When there is an obvious problem that needs fixing – and even when there isn’t – politicians relish rolling up their sleeves and getting involved. Sometimes it works: gold-plating EU requirements for maternity and parental leave, for instance. Other times, such as the new pay gap reporting measures, it doesn’t.
Rather than discussing the gender pay gap – which is based more on political agenda than truth – politicians should instead turn their attention to the gender scale-up gap. The UK is home to some of the most exciting small, fast-growing companies in the world. Yet just a fraction – one tenth – of these businesses with revenues between £1m and £250m were started by women. Part of the discrepancy can be accounted for by lifestyle choices: not all entrepreneurs aspire to create the next Facebook or Google. Further, women tend to create businesses in those sectors – such as retail or services – where it is more difficult to build revenue, profits or start hiring employees.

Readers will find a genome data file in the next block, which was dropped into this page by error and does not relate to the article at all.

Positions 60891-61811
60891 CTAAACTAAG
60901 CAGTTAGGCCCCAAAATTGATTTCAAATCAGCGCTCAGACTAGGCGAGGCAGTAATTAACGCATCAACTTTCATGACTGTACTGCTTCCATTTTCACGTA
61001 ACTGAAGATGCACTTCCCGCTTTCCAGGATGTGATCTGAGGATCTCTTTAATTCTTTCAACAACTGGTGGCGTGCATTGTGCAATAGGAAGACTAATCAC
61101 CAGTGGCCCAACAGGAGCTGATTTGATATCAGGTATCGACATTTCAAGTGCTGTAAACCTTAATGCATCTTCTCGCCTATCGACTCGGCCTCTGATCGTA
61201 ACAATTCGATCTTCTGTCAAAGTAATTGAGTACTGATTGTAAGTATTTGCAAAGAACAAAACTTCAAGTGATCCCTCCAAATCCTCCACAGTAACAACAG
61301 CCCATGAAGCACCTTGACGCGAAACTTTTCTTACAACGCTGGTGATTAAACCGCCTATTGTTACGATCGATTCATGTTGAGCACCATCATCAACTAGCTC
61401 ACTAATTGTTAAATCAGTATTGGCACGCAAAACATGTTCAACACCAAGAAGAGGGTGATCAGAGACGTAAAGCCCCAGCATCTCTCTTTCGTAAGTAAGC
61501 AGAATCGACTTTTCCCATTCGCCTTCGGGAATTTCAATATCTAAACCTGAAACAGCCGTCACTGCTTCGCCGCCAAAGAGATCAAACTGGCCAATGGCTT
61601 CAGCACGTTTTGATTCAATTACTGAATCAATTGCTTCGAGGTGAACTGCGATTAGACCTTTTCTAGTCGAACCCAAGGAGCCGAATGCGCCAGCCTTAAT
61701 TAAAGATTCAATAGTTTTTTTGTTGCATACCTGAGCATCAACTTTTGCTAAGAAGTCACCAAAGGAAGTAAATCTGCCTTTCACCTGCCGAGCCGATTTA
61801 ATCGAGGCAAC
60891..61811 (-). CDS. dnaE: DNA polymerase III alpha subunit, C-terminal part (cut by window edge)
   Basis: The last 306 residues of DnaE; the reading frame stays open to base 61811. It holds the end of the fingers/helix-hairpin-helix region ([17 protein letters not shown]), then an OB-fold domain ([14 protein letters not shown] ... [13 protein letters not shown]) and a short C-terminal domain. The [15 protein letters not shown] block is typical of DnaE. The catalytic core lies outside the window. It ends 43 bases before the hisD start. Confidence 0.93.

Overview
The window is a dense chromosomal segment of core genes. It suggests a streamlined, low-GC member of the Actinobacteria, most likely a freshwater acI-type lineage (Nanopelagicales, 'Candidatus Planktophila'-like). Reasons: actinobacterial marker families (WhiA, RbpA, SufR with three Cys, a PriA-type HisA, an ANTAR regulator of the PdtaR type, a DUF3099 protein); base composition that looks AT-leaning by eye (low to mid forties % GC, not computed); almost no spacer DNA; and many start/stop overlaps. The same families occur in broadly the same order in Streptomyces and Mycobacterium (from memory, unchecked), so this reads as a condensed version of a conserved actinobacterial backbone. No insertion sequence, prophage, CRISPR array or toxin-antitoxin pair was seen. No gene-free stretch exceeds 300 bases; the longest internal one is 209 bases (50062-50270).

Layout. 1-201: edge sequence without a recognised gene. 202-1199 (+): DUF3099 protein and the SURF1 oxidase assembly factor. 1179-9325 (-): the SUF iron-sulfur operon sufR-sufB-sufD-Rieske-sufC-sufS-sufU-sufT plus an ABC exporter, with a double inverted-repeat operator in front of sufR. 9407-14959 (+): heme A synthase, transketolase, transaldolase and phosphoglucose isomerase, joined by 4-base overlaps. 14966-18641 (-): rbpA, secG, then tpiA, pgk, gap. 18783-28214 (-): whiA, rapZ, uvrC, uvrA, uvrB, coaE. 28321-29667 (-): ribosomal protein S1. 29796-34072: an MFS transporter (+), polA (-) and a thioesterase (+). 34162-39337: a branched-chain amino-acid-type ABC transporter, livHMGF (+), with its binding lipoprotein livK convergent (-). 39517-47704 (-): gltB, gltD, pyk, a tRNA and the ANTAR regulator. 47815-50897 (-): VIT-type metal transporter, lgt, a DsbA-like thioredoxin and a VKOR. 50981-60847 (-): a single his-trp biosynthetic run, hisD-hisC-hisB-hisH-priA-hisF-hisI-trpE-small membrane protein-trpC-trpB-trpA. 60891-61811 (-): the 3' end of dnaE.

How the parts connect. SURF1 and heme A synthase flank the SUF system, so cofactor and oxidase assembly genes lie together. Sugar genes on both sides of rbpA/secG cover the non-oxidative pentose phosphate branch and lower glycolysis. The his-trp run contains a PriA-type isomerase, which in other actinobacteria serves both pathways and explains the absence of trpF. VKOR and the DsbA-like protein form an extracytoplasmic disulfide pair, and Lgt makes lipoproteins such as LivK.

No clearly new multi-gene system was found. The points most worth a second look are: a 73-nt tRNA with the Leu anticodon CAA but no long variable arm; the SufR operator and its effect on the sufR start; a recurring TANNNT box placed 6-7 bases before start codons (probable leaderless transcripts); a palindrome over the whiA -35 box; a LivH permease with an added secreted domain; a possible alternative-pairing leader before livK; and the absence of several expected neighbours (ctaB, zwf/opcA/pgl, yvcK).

Yet for those female-founded businesses with ambitions to scale, barriers to success may be higher than for their male counterparts. According to a survey conducted by the All-Party Parliamentary Group for Entrepreneurship and investment firm Octopus, a third of female entrepreneurs think their gender has been a hindrance to scaling up, compared with less than 1 per cent of men. Entrepreneurs of both genders think “conformity to social expectations, gender stereotypes or gender roles” and “family responsibilities” are the primary culprits holding women back from greater entrepreneurial activity.
Beauhurst data show that, in 2017, women received just 9 per cent of the funding pie. On the surface, this may not seem like a problem government can solve. Politicians cannot — and should not — interfere with the investment decisions made by business angels or venture capitalists.